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Missed Opportunities

By Bert Ehrmann
March 7, 2008

Even though I try to see around one new movie a week, I still can’t see everything I want to in the theater. Be it conflicts with other movies, not having the time in a given week to make it to the theater, bad word of mouth or even not wanting to waste my hard earned dough on a movie I suspect will be a stinker, great movies do slip by me.

Thankfully, though, even when I miss a great movie in the theater I can still catch it on DVD release. Consider these three movies an addendum to my “best of 2007” list.

SunshineI didn’t see Sunshine in theaters because, quite frankly, I thought it wasn’t going to be that good. Bad word of mouth followed this film, and a release date change from fall of 2006 to summer ’07 didn’t bode well either. But I was wrong; Sunshine was one of the best movies last year that was overlooked by me and most everyone else. 

In Sunshine, it’s 50 years in the future and the output of our Sun has declined, threatening to freeze the Earth in an extinction winter. Enter the Icarus II, a ship equipped with a bomb the size of Manhattan meant to restart the Sun and save our planet. But things go wrong on the Icarus II after the crew finds the Icarus I just short of the Sun and decides to explore that ship to see if the bomb there is still viable.

Admittedly, the plot of Sunshine sounds like something recycled from a bad episode of Stargate, yet how the story is handled separates Sunshine from the pack. I’m not sure I’ve ever seen characters like the crew of the Icarus II depicted in a sci-fi film before. Each crewmember has his or her own voice and no one seems too gung ho about the prospects of a one-way trip to the heart of the Sun.

Michael ClaytonThough I did see Michael Clayton in the theater, I missed the initial release back in September and only saw it on re-release this January. It was only when the film was nominated for seven Oscars that I figured I should see Michael Clayton while I had the chance. 

In Michael Clayton, George Clooney plays the title character, a lawyer so morally bankrupt in both his personal and professional life he’s hit rock bottom. Enter Arthur Edens (Tom Wilkinson), another lawyer who’s suffered a mental breakdown threatening a multi-billion dollar lawsuit he’s spent the last 17 years of his life defending against. Clayton is called to bring Edens in, but when that much money is on the line there are no limits to what those involved are willing to do to control the ensuing chaos.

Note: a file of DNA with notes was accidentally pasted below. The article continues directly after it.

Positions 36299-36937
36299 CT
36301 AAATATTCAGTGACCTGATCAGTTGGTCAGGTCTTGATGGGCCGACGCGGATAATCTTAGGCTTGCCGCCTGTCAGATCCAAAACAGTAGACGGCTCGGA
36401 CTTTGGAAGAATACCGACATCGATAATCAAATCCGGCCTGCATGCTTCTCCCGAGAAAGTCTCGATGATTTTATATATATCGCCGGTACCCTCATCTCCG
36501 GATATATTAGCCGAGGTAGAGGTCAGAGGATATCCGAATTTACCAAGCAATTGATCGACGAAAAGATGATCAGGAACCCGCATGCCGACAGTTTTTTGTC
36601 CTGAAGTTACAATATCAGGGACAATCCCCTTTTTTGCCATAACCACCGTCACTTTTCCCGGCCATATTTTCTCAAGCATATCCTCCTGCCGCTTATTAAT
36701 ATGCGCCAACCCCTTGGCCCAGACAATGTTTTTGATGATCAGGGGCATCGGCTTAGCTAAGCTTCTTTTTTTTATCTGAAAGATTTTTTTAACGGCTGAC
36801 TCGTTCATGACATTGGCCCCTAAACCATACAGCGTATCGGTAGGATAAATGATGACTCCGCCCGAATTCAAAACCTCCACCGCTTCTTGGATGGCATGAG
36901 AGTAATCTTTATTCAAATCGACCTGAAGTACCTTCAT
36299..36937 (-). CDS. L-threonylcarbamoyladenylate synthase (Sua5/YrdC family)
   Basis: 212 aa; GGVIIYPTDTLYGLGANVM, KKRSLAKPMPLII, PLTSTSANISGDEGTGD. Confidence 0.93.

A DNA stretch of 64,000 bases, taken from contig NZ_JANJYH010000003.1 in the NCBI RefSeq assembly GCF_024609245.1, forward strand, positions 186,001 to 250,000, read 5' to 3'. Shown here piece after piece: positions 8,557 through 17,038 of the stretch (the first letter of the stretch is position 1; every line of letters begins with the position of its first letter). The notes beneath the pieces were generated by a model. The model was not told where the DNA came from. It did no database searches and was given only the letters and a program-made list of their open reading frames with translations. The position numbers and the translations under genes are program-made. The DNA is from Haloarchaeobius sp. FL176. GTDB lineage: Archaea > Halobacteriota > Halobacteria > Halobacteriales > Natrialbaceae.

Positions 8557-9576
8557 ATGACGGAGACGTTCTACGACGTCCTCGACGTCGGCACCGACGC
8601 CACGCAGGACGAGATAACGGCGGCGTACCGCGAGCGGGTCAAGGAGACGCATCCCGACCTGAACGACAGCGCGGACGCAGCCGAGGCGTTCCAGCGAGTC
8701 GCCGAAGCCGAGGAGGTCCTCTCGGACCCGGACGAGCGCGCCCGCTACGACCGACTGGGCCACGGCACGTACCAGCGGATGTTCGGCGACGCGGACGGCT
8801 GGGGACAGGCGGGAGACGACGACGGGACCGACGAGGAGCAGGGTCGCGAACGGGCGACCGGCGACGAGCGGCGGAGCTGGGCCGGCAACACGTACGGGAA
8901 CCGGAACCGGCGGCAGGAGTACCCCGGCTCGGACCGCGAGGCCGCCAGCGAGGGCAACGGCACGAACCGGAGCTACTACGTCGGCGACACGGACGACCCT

I was amazed as to the structure of the story to Michael Clayton as well as the performances within. I’ve been a big fan of Clooney from his E.R. years, and his performance in Michael Clayton doesn’t disappoint. In fact, the movie is so good and features such star power within; I quite imagine why Michael Clayton wasn’t a smashing success? Michael Clayton is the rare movie I wanted to stand up and cheer at the end.

Gone Baby GoneI never went to see the movie Gone Baby Gone in theaters because I didn’t believe that first time director and co-writer Ben Affleck was capable of creating a great movie. Again I was wrong. Gone Baby Gone is one of the most well written/crafted movies of the last few years, let alone 2007.

In Gone Baby Gone, Ben brother Casey Affleck plays Patrick Kenzie, a private detective with connections to inner-city Boston neighborhoods who is hired to track down missing child Amanda McCready. The story of Gone Baby Gone curls around and takes some unexpected turns along the way to conclusion. Just when you think you’ve got Gone Baby Gone figured out and where McCready is, the story takes a logical left turn into unexpected territory.

All of the movies profiled above are currently available on DVD. Next time I’ll discuss what I consider to be the most overlooked movie gem of 2007 – see you in two weeks!